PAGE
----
13. The automated method of claim 11 further comprising:
determining how much of a particular print job has been completed by the first printer; and
in the event that the print job is unable to be completed at the first printer, reformulating the print job so that when the print job portion is initiated at the located printer, only the uncompleted portion of the print job is printed.
14. The automated method of claim 11, wherein said notifying comprises generating an email message for the user.
15. One or more computer-readable media having computer-readable instructions thereon which, when executed by a printer, implement the method of claim 11.
16. Multiple network-connected printers that are programmed with instructions which, when implemented by the multiple printers, implement the method of claim 11.
17. A system for increasing the likelihood of print job completion comprising:
a network;
multiple printing devices on which one or more print jobs can be initiated, the printing devices being communicatively linked with one another via the network and individually comprising a processor, one or more computer-readable media, and software code resident on the computer-readable media and executable on the processor, the software code on the printing devices being respectively configured to:
initiate a print job;
contact at least one other of the printing devices to ascertain whether any of the contacted printing devices can complete the print job responsive to a condition that would prevent the print job from being completed on the printing device where the print job was initiated; and
initiate at least a portion of the print job at another of the printing devices if the printing device appears to be able to complete the print job.
18. The system of claim 17, wherein at least one of the multiple printing devices is configured to notify a user that initiated the print job of the various locations of the completed print job.
19. The system of claim 17, wherein the printing devices comprise printers.
20. The system of claim 17 further comprising one or more computers operably connected with the network and being configured to utilize one or more of the multiple printing devices to print one or more print jobs.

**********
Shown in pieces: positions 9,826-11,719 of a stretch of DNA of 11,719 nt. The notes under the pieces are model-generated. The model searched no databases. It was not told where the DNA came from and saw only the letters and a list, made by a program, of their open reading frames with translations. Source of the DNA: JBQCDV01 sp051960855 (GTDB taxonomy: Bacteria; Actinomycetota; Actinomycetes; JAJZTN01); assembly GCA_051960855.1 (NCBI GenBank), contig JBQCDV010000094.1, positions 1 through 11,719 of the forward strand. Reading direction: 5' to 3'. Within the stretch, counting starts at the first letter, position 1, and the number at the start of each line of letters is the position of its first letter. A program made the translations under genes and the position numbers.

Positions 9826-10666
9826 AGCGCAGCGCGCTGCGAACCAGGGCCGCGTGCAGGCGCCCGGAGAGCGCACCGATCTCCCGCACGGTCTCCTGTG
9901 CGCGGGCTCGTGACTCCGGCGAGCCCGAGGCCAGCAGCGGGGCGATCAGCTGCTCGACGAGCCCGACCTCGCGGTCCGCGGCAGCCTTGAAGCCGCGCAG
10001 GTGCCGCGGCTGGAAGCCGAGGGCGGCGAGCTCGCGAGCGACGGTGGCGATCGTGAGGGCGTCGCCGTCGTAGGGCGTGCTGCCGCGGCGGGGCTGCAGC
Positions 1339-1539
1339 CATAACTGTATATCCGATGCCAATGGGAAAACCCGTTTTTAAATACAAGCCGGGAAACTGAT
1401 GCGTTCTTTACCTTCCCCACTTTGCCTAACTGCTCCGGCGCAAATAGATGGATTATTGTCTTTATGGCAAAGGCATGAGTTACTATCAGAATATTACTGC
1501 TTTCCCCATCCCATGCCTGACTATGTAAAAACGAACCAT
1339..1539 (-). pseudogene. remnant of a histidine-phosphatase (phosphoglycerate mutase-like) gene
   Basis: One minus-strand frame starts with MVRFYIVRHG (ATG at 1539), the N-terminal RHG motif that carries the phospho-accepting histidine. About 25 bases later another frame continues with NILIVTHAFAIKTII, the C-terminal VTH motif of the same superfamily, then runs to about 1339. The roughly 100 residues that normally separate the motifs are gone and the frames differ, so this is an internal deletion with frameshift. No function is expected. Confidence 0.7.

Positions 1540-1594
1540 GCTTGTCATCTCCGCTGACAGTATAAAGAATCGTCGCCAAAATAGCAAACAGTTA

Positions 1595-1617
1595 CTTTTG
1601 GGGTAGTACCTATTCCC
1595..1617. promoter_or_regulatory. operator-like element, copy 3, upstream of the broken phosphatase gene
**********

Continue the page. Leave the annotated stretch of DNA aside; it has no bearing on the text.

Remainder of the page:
Description
TECHNICAL FIELD

The present invention relates to methods and systems for increasing the likelihood of print job completion.

BACKGROUND

Often times an individual will have a choice to print a document on one of a number of printing devices that might be connected via a network, such as a company intranet. The individual might simply select an appropriate printer (such as the closest one to them), and send the print job, via their computer, to the printer for printing. If, for some reason, the print job fails (e.g. a paper jam, a toner out condition, or some other problematic operating condition), the individual often does not discover this fact until they attempt to retrieve their print job. When this happens, the individual will typically have to resend the print job to either the same printer (after remedying the operating condition that caused the print job failure), or to another printer. Needless to say, this is undesirable for a number of different reasons. Specifically, having to resend a print job to the same or different printer is inefficient because it wastes printer resources. Additionally, and perhaps more important, resending the print job wastes the time of everyone involved in or affected by the print job failure. For example, for the individual who desires to print the print job in the first place, they must now take the time to resend the print job and gather it when it is done. For others whose print jobs might be sitting in the queue, they may not discover that their print job has not printed until they attempt to retrieve the print job. Accordingly, these individuals will typically have to retry their print jobs or send the print job to another printer.

Additionally, there may be instances when the printed material is voluminous in nature (say for example a 400-page corporate document) and is needed right away. If the initial printer fails, the individual will not typically discover this until they retrieve the document. They must then typically fix the printer and resend the print job, or resend the print job to another printer.

There exists a need to address the above-described problem in a manner that overcomes the inefficiencies that arise when a printing device is unable, for whatever reason, to successfully complete a print job. Accordingly, this invention arose out of concerns associated with addressing the above-described problem.

SUMMARY

Methods and systems for increasing the likelihood of print job completion are described. In one embodiment, an automated method is described in which a print job is initiated at a first of multiple printing devices that are communicatively linked with one another. Using the first printing device, the print job is monitored for completion. In the event that the print job is unable to be completed at the first printing device, the printing device automatically attempts to re-route at least a portion of the print job to one or more of the multiple printing devices. In this manner, completion of the print job can be assured.